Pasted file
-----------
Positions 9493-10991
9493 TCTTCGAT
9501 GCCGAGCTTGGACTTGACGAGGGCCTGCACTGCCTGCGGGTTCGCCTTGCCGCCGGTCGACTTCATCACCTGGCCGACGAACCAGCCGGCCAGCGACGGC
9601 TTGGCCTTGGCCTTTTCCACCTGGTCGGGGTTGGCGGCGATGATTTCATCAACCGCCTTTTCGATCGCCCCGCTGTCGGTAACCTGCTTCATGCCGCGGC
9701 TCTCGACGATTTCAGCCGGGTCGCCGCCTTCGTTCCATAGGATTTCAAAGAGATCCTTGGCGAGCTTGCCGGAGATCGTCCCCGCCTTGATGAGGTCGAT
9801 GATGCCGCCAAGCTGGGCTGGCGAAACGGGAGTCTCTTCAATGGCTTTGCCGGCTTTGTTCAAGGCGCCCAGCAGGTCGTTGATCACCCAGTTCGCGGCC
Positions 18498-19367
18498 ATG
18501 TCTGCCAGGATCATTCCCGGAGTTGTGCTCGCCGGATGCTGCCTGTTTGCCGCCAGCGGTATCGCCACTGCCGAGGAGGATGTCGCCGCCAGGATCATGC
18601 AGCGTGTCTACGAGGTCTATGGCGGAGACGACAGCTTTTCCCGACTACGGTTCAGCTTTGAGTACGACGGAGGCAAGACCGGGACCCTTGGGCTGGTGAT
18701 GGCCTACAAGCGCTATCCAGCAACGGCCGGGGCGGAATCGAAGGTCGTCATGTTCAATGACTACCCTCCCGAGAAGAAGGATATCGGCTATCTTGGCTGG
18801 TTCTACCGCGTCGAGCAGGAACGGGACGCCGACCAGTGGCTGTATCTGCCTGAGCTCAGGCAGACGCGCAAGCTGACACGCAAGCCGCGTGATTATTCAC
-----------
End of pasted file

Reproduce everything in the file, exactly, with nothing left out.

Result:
Positions 9493-10991
9493 TCTTCGAT
9501 GCCGAGCTTGGACTTGACGAGGGCCTGCACTGCCTGCGGGTTCGCCTTGCCGCCGGTCGACTTCATCACCTGGCCGACGAACCAGCCGGCCAGCGACGGC
9601 TTGGCCTTGGCCTTTTCCACCTGGTCGGGGTTGGCGGCGATGATTTCATCAACCGCCTTTTCGATCGCCCCGCTGTCGGTAACCTGCTTCATGCCGCGGC
9701 TCTCGACGATTTCAGCCGGGTCGCCGCCTTCGTTCCATAGGATTTCAAAGAGATCCTTGGCGAGCTTGCCGGAGATCGTCCCCGCCTTGATGAGGTCGAT
9801 GATGCCGCCAAGCTGGGCTGGCGAAACGGGAGTCTCTTCAATGGCTTTGCCGGCTTTGTTCAAGGCGCCCAGCAGGTCGTTGATCACCCAGTTCGCGGCC
Positions 18498-19367
18498 ATG
18501 TCTGCCAGGATCATTCCCGGAGTTGTGCTCGCCGGATGCTGCCTGTTTGCCGCCAGCGGTATCGCCACTGCCGAGGAGGATGTCGCCGCCAGGATCATGC
18601 AGCGTGTCTACGAGGTCTATGGCGGAGACGACAGCTTTTCCCGACTACGGTTCAGCTTTGAGTACGACGGAGGCAAGACCGGGACCCTTGGGCTGGTGAT
18701 GGCCTACAAGCGCTATCCAGCAACGGCCGGGGCGGAATCGAAGGTCGTCATGTTCAATGACTACCCTCCCGAGAAGAAGGATATCGGCTATCTTGGCTGG
18801 TTCTACCGCGTCGAGCAGGAACGGGACGCCGACCAGTGGCTGTATCTGCCTGAGCTCAGGCAGACGCGCAAGCTGACACGCAAGCCGCGTGATTATTCAC